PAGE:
A quick whip around the web reveals the name comes from “vejiga” (Spanish for cow bladder) and “gigante” (giant) in reference to the dried, seed-filled cow bladders they use as “weapons” at festivals like the annual Carnaval Ponceño.

Most striking are the masks (careta) made of papier-mâché and/or coconut husks. Colors and patterns vary by geography (those above are from Ponce) but bright colors, teeth, and horns seem to be constants. This long-standing folk art is specific to Puerto Rico, and though how-tos (PDF) abound I suspect they don’t stick to traditional methods.

Examples of varying quality were on sale everywhere, in every size from fridge-magnet-small to half my height! I could only get this ~4″ sample home, it’s spiky horns protected inside the hard shell of my fencing mask:

Small black, green, yellow, and red mask with pointed open mouth and five horns
My Ponce souvenir

The man who sold this to me said it represents the wife of the “main” vejigante. I haven’t found any list of characters or their relationships so far and it frustrates me that I’m ignorant of the stories behind the imagery. The temptation to research is great but unavailability of info may be for the best – I have no business doing new research when The Novel is still in progress.

fencing and writing

This whole “writing a book” thing has a steep learning curve. No matter how much I practice I might not see positive results for years. Even if I do the odds of being able to make a living at it are small. It sounds bleak and I suppose it can be – I can well understand why some people just quit.

Fortunately I have some prior experience stubbornly pursuing uncertain payoffs.

I’m a competitive fencer.

two women fencing, one with the name Thurman on the back of her uniform
Competition photo. Guess which one I am.

I picked up a foil because I needed the exercise and I’ve always thought swords were cool. What started as a less-boring means of keeping in shape became a physical and mental passion, and over the past fifteen years I’ve earned a couple of ratings (kind of like belts in martial arts) and medals along the way.

Please note that “fifteen years” thing. Fencing is about keeping calm and acting correctly in a quickly changing, physically demanding situation. I am neither a natural athlete nor reliably cool-headed and it took every second of those fifteen years to get this far.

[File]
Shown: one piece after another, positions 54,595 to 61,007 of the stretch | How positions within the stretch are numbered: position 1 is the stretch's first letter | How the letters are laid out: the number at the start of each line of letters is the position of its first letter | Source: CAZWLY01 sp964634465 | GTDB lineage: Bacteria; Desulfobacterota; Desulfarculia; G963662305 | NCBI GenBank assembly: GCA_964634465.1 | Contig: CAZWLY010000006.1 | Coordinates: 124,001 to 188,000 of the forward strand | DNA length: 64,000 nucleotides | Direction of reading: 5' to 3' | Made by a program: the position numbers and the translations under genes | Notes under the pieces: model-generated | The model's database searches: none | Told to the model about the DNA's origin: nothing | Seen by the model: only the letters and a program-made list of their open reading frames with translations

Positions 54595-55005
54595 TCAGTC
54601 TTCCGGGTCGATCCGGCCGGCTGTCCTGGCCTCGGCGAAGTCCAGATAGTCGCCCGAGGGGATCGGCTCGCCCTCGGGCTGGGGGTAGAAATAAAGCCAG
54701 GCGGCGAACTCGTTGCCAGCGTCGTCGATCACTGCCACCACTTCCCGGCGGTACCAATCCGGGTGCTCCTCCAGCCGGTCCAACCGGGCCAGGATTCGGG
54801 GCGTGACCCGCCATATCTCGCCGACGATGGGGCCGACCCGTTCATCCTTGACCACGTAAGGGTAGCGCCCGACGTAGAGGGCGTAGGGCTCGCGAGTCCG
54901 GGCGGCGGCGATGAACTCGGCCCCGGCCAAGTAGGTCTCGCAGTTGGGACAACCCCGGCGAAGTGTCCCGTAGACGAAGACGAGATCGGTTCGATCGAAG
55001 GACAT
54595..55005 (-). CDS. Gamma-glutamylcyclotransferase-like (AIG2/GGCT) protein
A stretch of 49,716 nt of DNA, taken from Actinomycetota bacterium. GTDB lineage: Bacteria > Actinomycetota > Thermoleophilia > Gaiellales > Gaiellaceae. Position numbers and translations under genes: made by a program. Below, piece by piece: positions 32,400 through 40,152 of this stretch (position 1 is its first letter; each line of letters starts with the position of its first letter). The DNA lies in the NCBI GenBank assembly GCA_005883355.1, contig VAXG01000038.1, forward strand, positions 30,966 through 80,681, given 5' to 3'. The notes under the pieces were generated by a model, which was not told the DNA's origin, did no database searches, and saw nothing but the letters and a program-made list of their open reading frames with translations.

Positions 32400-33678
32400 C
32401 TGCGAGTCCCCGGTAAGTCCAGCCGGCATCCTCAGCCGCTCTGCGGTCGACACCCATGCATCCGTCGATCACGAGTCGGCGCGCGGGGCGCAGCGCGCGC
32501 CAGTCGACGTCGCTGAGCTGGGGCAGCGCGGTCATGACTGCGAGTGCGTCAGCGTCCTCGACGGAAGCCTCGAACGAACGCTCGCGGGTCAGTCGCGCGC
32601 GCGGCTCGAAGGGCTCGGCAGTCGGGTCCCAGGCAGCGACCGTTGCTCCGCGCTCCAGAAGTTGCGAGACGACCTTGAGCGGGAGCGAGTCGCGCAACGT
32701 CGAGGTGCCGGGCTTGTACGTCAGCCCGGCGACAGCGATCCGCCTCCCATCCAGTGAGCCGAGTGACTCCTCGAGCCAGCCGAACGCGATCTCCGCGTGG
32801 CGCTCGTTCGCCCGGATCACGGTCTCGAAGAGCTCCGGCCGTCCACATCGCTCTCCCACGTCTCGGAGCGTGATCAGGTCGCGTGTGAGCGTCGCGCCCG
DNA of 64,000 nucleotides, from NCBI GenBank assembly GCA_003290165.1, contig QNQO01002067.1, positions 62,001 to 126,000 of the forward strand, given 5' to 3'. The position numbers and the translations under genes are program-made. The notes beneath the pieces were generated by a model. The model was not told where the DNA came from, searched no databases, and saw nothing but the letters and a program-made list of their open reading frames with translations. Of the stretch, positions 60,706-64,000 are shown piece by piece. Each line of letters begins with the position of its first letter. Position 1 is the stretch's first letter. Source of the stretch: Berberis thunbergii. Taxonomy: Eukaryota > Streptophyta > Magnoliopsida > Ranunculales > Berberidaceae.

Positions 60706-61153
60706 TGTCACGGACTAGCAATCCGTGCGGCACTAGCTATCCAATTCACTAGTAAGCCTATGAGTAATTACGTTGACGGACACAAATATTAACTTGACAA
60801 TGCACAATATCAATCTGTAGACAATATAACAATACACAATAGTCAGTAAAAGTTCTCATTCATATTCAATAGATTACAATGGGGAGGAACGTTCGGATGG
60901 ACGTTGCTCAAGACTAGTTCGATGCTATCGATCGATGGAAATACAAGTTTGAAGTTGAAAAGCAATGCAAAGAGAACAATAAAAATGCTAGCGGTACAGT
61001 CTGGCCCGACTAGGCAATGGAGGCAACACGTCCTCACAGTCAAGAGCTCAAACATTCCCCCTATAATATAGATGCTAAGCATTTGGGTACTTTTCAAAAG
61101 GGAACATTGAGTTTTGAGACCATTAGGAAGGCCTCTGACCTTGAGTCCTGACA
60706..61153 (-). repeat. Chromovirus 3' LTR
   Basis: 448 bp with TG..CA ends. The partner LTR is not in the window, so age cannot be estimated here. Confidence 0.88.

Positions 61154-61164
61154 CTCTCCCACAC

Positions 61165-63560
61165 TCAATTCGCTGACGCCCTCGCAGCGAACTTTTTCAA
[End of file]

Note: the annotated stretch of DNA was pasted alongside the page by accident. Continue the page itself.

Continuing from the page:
Interestingly, the longer I work on the book the more parallels I find between fencing and writing:

  • First efforts suck. Just as the first draft is dreck that needs editing, my first competitions were practice for competing: adapting to the noise, fighting down performance anxiety/”stage fright”. With each event I got a little more confident, and performed a little better.
  • Practice practice practice. As writers must write, so must fencers fence. Damn tiredness, sore feet, writer’s block, or whatever else. Feet on strip = butt in seat.
  • Massive amounts of persistence and patience are required.  I competed for four years before getting my E rating and it took another three to get my D (the highest is A). I hope it won’t take me that long to get published. Even if it doesn’t it may still take years for my books to do well, but that’s ok, because:
  • I don’t have to be perfect to be good. I’ll never be an olympian but I’m not a bad fencer. I’m good enough to win national medals and keep my head above water with scary As and Bs. And while I’ll never be a J. K. Rowling, I hope to tell a story competently enough to entertain readers.
  • Ongoing education. Just as there is no mastery in writing, there is no endpoint at which someone becomes a perfect fencer. High rated fencers still have coaches and do drills and footwork. I expect to read books on craft, take classes, go to conferences, and the like long after I’m published. Speaking of which: